Haftarah Parshat Naso
June 4, 2011
2 Sivan 5771
Samson was intended to be an unusual child. His mother was barren so everything about his birth and childhood was miraculous. When an angel appeared with a message that she would become pregnant and give birth to the “savior of Israel”, most certainly she viewed this occasion with great awe: “You are barren and have born no child; but you shall conceive and bare a son; let no razor touch his head, for the boy is to be a nazirite to the Lord from the womb on. He shall be the first to deliver Israel from the Philistines.” (5-6) In her excitement, she reported this matter to her husband: “A man of God came to me; he looked like an angel of God, very frightening… He said to me: You are going to conceive and bear a son. Drink no wine or other intoxicant, and eat nothing unclean, for the boy is to be a nazirite to God from the womb to the day of his death.” (7) Samson was intended to have a special status as a nazirite with all of the above proscriptions. It was this special status which made him unique and was responsible for his special powers.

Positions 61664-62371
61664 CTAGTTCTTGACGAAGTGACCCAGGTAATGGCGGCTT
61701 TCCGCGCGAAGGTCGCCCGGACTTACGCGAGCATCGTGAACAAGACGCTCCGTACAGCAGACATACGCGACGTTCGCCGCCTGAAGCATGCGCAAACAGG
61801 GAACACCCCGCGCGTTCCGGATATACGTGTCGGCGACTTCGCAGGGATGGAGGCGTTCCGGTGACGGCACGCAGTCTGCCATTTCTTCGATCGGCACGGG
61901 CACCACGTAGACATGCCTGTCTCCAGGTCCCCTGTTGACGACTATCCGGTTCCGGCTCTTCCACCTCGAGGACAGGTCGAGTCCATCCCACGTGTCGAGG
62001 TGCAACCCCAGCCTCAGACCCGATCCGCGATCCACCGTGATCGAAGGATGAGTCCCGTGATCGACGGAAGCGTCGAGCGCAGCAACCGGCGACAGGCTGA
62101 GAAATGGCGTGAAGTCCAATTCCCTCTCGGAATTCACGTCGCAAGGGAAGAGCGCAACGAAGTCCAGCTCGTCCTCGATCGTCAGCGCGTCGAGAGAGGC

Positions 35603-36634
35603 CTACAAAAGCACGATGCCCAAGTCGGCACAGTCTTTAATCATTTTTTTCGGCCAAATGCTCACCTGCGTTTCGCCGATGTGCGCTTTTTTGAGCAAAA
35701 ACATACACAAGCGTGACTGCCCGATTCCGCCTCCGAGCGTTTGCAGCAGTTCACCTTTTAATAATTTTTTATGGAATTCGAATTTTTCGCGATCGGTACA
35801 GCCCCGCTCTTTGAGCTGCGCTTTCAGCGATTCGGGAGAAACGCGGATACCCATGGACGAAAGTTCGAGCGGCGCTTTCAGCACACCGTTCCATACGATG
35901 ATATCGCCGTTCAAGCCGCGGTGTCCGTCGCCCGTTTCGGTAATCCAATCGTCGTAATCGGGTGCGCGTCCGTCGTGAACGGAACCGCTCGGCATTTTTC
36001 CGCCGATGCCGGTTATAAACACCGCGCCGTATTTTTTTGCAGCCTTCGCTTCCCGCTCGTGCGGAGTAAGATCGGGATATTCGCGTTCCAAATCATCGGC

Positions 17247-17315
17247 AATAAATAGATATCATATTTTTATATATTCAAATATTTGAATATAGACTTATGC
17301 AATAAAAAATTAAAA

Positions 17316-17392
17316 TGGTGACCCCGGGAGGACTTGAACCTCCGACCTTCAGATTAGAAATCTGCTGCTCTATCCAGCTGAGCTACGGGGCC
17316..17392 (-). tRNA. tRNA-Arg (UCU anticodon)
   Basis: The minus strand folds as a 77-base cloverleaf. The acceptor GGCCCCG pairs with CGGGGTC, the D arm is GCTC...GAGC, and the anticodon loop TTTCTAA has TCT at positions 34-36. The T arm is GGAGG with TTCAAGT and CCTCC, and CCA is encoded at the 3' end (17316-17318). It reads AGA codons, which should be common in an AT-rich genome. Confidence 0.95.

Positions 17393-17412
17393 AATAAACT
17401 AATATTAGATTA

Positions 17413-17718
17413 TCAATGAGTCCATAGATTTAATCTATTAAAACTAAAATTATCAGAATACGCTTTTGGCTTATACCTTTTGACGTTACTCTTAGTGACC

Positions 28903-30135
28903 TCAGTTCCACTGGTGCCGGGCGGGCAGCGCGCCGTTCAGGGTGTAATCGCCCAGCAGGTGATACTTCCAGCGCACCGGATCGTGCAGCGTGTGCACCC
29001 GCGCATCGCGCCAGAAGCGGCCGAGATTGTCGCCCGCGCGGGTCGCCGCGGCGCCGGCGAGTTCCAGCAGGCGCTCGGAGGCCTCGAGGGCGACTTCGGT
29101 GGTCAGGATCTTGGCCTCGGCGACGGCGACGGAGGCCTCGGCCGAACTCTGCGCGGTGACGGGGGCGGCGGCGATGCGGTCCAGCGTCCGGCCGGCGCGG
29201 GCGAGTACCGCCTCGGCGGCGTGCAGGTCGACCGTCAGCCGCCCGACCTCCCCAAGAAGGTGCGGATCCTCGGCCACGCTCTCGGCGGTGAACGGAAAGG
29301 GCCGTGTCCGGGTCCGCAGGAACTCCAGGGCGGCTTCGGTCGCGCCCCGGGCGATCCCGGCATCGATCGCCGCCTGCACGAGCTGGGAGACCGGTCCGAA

In a late midrash, the sages took notice of the difference between the angel’s account and that of Samson’s mother. The angel reported that boy would be a nazite without specifying the length of his commission while Samson’s mother told her husband that their son will be a nazirite until the day that he died. This discrepancy prompted the midrash to note: “She added ‘until his death’ because she did not know the future, but the angel, who foresaw the future, knew that Samson would lose his status as a nazir at the hands of Delilah. This explains why he did not mention ‘until his death’”. (Numbers Rabbah 10:5)
Samson’s mother’s words, of course, speak of her son’s potential. He had the capability to be truly extraordinary provided he staid the course and had the necessary disciple to cultivate his abilities. The angel understood reality. It is one thing to have talent and innate capabilities. It is another thing to take these talents and to utilize them to their maximum. Samson may have been “the savior of Israel” but “his distractions” denied him his potential. The shame of the Samson story is that so few pay attention to this message and we seem destined to live it over and over again in the annals of human behavior.
This study piece is offered as a service of the United Synagogue Conservative Yeshiva. It is prepared by Rabbi Mordechai (Mitchell) Silverstein, senior lecturer in Talmud and Midrash at the Conservative Yeshiva. He is a graduate of the Jewish Theological Seminary of America.
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